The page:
Maxton Cunningham

Instrumentalist/ Producer

Molly Annelle 


The latest hidden gem in the Vancouver music scene is the indie neo-soul band CHEEYA, whose phenomenal lead singer and unique production are putting them on the map. The band is made up of Molly Annelle, and Maxton Cunningham, two incredibly talented Vancouver based musicians that have joined forces to create a new project that is as fun as it is groovy. The two have been friends for years, and have collaborated before this, as Max worked on the demo for Molly’s song “Tennis”. Their friendship is a highlight in the energy shown in their music.

Solo artist Molly Annelle has been making music her whole life, rising to success from the early age of nine years old when she was named Young Composer of the year. She continues to make music in Toronto, as she works on both her solo music as well as working on CHEEYA with Max both virtually and in Vancouver. She is signed with 604 Records for her solo projects and has released through them her 2021 RNB pop album Elevator Music. She has also released a 2018 EP entitled Pick Me Ups featuring one of her top hits “Oh, What a Beautiful Morning”. She has collaborated with a number of artists, including Young Friend, Sahati, James Weaver and Cam Blake.

Maxton Cunningham is an exceptional musician, whose musical talent is highlighted in his multi-instrumental abilities, as well as his music producing, both for his own projects and for other artists. Max has been in several bands before his work in CHEEYA as he also plays with The Escapes, and one of my personal favorite Vancouver bands, Ludic, both bands also featuring his younger brother Rhett Cunningham. Ludic’s funky indie pop vibes are a must listen in the Vancouver music scene, and their debut EP “Grown?” released in April of this year. He has also produced the track “Press One” by MARA. Lately his production skills are a staple in the whimsical fun of CHEEYA.

Near the end of last year I had the pleasure of sitting down with Molly and Max, to discuss their creative process, the creation of CHEEYA, their goals for the band in the future, and much more. The interview took place before the band’s first ever show, in which they played at Donnellan’s Irish Pub alongside Vancouver locals Still Living at Home (in which Molly’s father Howard Mickelson is the front man), and the incredible Toronto post punk band Motel 67. The two’s fun-loving energy truly made for an interview that felt like a conversation between friends, as they cracked jokes and complimented each other’s talent throughout. The following quotes are highlights from the interview and insight from the members of CHEEYA:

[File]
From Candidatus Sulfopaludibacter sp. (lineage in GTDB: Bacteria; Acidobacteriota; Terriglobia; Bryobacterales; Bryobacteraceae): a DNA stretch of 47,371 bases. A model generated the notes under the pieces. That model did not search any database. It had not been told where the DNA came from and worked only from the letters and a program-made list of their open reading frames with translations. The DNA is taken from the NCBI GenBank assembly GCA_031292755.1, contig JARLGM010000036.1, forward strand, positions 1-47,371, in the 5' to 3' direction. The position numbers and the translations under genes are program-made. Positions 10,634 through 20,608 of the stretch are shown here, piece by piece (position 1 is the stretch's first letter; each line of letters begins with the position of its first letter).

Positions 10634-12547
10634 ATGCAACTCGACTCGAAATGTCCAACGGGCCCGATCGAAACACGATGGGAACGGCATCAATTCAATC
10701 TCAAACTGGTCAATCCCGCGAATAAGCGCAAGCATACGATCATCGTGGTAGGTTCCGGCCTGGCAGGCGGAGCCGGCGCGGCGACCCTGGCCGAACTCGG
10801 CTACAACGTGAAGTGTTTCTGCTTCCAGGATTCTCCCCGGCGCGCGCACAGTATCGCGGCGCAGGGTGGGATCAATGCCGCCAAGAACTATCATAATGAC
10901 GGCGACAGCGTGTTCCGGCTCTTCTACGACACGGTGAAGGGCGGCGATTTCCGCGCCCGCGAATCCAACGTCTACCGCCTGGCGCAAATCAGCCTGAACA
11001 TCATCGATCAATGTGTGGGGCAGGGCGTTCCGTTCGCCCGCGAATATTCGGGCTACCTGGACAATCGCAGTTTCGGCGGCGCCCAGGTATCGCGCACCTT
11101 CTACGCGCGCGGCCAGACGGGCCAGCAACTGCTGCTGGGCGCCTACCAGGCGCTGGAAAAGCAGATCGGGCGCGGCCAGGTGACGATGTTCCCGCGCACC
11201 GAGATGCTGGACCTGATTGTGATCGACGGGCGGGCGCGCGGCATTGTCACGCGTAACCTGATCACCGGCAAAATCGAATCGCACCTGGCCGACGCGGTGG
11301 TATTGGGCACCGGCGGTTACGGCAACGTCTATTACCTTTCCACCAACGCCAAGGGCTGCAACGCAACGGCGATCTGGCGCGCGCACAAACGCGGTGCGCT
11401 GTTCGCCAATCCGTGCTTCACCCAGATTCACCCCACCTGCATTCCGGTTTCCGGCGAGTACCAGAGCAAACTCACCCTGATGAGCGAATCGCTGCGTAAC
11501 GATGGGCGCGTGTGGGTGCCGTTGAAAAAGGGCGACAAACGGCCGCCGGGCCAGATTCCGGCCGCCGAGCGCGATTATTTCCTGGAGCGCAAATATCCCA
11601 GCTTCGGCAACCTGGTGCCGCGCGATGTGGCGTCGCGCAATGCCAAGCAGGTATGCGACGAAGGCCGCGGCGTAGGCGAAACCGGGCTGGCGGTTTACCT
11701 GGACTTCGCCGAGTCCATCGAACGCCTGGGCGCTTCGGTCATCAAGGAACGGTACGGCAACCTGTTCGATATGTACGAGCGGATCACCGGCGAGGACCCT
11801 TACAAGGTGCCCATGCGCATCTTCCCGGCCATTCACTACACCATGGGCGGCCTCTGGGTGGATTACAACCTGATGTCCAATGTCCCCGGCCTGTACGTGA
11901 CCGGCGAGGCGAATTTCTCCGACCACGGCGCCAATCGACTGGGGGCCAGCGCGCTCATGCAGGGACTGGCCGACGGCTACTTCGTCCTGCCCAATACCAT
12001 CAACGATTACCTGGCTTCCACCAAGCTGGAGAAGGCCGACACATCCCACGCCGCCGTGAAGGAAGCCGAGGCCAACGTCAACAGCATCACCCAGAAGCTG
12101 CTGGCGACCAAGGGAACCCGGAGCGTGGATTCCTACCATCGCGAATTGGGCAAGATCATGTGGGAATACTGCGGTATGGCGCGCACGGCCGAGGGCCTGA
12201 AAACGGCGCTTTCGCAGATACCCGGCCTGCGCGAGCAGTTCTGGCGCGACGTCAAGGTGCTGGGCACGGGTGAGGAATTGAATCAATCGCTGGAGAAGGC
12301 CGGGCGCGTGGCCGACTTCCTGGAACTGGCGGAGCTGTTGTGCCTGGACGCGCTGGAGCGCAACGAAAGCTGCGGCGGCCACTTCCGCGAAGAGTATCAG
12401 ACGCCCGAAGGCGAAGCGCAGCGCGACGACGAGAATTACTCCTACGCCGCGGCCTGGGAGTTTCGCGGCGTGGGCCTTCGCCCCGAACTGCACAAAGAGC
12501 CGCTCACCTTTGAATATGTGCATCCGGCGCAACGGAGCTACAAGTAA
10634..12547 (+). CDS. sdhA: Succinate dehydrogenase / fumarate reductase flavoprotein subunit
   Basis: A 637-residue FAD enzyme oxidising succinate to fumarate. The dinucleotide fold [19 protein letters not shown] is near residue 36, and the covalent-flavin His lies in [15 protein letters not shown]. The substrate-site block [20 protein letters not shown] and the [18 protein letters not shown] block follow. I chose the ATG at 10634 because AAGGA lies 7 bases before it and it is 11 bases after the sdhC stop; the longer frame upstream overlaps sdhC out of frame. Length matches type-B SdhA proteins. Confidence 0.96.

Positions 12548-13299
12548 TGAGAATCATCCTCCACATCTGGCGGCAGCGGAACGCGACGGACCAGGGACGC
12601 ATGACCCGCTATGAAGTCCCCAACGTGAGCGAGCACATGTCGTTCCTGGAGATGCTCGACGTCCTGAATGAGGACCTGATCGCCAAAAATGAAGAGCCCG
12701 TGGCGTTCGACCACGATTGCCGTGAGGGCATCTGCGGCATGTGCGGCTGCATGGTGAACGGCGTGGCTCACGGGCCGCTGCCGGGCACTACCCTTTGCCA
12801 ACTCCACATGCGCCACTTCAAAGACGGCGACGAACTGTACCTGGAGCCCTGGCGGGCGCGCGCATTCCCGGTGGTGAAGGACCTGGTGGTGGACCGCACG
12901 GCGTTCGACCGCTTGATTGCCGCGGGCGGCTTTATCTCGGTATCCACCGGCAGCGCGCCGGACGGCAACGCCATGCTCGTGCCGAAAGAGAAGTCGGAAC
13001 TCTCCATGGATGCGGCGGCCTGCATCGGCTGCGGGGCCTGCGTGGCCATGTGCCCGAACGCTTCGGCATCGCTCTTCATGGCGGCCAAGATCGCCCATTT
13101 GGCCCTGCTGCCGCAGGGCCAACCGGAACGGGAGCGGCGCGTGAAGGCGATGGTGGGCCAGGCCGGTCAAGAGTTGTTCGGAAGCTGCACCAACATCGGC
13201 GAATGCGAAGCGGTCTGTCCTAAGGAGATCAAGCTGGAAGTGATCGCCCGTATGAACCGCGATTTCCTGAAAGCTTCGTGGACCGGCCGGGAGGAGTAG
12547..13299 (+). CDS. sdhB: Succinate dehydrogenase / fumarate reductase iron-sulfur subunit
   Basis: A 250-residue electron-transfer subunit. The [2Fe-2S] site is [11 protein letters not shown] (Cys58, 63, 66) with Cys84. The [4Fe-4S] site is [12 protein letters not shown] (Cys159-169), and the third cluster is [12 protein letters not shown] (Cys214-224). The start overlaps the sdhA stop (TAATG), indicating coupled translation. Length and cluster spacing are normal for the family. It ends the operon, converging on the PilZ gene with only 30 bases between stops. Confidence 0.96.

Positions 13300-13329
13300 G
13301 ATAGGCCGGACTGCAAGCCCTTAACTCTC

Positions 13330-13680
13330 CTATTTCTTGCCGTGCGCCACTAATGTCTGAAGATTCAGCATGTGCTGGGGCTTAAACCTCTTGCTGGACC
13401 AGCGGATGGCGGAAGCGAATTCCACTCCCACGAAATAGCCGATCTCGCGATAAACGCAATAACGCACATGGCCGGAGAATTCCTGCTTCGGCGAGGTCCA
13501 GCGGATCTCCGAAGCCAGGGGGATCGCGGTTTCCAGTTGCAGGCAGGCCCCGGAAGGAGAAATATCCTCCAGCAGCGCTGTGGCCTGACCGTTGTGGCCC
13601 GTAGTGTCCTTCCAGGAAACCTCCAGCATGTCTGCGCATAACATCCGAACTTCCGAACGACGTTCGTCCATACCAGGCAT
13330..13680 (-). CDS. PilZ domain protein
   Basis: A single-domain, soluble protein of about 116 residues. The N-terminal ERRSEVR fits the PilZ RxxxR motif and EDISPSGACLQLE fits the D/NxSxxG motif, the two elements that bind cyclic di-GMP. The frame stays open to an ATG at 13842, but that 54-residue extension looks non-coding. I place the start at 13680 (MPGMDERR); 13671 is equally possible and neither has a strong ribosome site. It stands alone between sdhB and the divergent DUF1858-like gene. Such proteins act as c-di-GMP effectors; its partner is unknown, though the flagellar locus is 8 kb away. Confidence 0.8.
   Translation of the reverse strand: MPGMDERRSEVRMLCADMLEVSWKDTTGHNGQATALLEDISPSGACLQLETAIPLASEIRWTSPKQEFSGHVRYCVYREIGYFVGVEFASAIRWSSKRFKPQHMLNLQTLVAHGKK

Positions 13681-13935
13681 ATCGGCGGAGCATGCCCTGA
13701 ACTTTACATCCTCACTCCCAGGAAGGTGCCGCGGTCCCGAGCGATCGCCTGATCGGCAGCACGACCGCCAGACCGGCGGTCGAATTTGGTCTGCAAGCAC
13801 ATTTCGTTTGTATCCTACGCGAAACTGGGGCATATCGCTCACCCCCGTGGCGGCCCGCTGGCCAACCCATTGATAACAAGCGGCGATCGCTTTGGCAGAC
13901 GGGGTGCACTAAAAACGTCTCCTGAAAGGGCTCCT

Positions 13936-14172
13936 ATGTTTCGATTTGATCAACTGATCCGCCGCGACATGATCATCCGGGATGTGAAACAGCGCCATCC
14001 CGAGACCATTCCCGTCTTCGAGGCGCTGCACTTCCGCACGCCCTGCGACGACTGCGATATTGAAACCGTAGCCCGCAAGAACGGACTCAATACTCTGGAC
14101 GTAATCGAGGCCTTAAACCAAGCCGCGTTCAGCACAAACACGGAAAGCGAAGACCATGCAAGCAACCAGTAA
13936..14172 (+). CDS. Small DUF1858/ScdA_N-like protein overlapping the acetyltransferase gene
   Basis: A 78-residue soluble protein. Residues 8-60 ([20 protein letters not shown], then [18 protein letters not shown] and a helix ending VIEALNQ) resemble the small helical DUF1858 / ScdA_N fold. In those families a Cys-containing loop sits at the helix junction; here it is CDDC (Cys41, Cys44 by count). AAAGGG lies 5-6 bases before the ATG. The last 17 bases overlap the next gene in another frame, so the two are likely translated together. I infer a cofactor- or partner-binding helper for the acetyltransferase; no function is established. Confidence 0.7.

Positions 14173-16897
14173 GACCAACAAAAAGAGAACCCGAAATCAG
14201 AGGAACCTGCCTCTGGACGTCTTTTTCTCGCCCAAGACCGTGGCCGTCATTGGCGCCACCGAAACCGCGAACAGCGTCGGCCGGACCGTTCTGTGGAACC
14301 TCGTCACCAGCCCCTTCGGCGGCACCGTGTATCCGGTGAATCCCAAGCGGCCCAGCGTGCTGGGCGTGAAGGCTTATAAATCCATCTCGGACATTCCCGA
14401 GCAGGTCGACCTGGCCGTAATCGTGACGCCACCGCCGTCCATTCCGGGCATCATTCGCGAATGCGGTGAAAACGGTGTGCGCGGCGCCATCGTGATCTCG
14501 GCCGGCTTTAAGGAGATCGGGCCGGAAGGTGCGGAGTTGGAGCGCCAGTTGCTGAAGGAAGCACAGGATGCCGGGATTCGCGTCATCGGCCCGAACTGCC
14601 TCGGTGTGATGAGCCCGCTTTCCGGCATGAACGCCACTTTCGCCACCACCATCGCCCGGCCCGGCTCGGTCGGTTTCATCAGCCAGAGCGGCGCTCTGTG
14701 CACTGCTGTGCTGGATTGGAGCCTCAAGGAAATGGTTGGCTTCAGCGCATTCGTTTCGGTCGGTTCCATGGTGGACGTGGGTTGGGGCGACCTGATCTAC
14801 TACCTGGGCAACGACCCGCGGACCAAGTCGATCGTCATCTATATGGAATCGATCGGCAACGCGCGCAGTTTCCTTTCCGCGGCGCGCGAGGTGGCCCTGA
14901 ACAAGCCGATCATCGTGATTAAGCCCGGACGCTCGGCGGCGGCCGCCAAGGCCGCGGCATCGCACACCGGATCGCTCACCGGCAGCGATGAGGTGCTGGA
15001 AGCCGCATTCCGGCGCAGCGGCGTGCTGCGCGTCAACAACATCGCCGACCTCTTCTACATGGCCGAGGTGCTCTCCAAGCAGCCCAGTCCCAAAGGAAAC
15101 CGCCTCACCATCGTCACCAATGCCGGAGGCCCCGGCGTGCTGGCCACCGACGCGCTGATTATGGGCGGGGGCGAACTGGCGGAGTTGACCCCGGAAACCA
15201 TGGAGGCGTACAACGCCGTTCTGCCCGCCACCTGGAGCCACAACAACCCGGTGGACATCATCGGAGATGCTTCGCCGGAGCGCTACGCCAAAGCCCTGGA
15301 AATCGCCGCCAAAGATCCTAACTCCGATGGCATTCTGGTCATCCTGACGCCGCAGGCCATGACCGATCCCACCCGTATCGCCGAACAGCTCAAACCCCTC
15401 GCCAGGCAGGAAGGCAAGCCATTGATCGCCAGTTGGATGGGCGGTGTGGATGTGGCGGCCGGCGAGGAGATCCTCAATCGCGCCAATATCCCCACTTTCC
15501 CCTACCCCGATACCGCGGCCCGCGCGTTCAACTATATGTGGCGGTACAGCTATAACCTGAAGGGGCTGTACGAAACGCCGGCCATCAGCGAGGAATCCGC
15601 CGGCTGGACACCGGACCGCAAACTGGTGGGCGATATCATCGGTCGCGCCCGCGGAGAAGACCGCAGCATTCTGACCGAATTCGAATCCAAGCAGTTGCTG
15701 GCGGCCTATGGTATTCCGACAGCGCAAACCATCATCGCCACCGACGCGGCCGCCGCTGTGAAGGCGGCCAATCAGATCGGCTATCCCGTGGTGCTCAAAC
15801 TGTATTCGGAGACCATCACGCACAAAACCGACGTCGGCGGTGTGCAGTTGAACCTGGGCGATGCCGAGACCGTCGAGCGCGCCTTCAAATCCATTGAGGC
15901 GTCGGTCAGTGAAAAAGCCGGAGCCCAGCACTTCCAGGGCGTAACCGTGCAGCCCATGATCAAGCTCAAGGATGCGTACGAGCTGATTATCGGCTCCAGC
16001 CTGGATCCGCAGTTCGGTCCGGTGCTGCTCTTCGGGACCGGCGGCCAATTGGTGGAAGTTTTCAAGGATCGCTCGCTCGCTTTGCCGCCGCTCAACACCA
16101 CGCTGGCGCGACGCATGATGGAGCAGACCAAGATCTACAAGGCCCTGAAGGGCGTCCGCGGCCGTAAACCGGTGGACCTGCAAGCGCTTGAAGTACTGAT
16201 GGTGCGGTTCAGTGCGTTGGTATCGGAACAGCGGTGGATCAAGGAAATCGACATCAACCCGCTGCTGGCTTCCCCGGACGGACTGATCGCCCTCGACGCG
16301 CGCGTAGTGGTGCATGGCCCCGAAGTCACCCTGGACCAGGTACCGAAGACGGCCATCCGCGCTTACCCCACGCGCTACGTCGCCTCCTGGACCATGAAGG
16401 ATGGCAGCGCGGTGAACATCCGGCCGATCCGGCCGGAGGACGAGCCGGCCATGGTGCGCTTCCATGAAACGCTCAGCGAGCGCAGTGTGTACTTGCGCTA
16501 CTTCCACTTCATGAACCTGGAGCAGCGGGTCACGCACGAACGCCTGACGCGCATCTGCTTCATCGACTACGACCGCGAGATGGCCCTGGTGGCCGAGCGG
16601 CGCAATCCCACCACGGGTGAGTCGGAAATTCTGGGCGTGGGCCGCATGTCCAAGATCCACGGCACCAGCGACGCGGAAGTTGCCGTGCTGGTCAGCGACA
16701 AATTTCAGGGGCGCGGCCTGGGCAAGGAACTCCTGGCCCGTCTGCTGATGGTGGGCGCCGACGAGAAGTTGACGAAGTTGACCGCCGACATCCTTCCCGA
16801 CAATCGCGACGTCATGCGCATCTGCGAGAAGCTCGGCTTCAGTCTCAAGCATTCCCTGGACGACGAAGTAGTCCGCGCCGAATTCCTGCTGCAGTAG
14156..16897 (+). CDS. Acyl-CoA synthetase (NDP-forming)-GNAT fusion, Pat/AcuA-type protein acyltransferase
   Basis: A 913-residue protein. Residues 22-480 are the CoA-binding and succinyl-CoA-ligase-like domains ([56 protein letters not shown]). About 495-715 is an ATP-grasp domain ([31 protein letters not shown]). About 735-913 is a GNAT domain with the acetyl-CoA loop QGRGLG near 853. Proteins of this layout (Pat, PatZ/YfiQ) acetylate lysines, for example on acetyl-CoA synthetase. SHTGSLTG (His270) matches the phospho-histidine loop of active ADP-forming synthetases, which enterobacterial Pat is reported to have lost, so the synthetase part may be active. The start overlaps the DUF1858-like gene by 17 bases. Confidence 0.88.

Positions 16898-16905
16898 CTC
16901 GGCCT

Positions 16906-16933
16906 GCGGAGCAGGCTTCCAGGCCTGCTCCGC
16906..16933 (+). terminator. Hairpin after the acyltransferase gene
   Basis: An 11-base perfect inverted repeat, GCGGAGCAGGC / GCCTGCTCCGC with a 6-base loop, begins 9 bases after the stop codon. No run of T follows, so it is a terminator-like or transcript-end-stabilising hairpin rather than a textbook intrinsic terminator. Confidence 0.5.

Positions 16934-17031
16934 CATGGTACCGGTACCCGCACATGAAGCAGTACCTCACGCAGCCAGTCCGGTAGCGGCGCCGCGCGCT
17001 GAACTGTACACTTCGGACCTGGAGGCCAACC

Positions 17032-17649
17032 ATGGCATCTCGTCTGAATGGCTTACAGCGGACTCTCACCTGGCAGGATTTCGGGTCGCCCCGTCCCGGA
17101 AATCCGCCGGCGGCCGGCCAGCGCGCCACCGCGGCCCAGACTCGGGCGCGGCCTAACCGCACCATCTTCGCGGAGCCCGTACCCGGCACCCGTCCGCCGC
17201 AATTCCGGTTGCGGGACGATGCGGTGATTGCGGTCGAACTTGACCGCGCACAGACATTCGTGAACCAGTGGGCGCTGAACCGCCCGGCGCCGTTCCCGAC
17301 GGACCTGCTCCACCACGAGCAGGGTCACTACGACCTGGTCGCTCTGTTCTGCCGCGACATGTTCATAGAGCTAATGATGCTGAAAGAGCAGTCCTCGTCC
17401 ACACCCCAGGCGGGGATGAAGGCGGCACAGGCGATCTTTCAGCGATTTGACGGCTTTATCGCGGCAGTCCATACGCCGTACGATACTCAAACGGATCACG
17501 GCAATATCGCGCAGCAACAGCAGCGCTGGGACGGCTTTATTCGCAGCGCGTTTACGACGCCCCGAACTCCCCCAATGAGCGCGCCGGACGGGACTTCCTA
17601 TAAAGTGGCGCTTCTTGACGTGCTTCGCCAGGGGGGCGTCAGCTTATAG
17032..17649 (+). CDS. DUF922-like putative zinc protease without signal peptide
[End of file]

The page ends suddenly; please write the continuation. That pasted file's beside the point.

I think a lot about the impact that art has on people, and I wanted to know, what do you two want people to gain or take away from listening to music that you’ve created?

Max: First of all, my approach to music has shifted a bit, and the focus has shifted to just evoke an emotion. That’s my main approach now, I think that’s the main thing that I want to connect with people on is just getting them to feel something at all. And also, just to have a great time with the music and have fun with it.

Molly: I agree, and I think its important for people to understand how much fun we have when we make our songs, its just about our awesome friendship and how we wanna make awesome music and hope people enjoy it. That’s all its about, at least for me.

How did the band form? What made you two decide to collaborate and create this kind of sound?

Molly: So, Max and I have been friends for about four or five years, and I met Max through the label 604 because he came in and played guitar on “ALL IN” (a song off Molly’s album Elevator Music), and we just connected as friends. That year or a couple years later I started coming to your [Max’s] place to show you [Max] my songs. The first song that we wrote together from the ground up was “goingthroughit” and we were like “wait this really works for the two of us”. I would come over last summer all the time and we made the EP just because we had so much fun writing together.

Max: That’s basically it, Molly got it, but really its just that we had a great time working together and I wasn’t really looking for another project, but it just happened. And that’s the approach I want to have when I’m making something, for it to just come naturally and I think that’s reflected in the music too. Not a lot is forced in the music, and I think that’s how our creative relationship is.

Me: Did you write “goingthroughit” before you decided to do CHEEYA?

Molly: Yeah, we did! It was just a random song we did for fun, and he had the instrumental and I thought we should do something with this.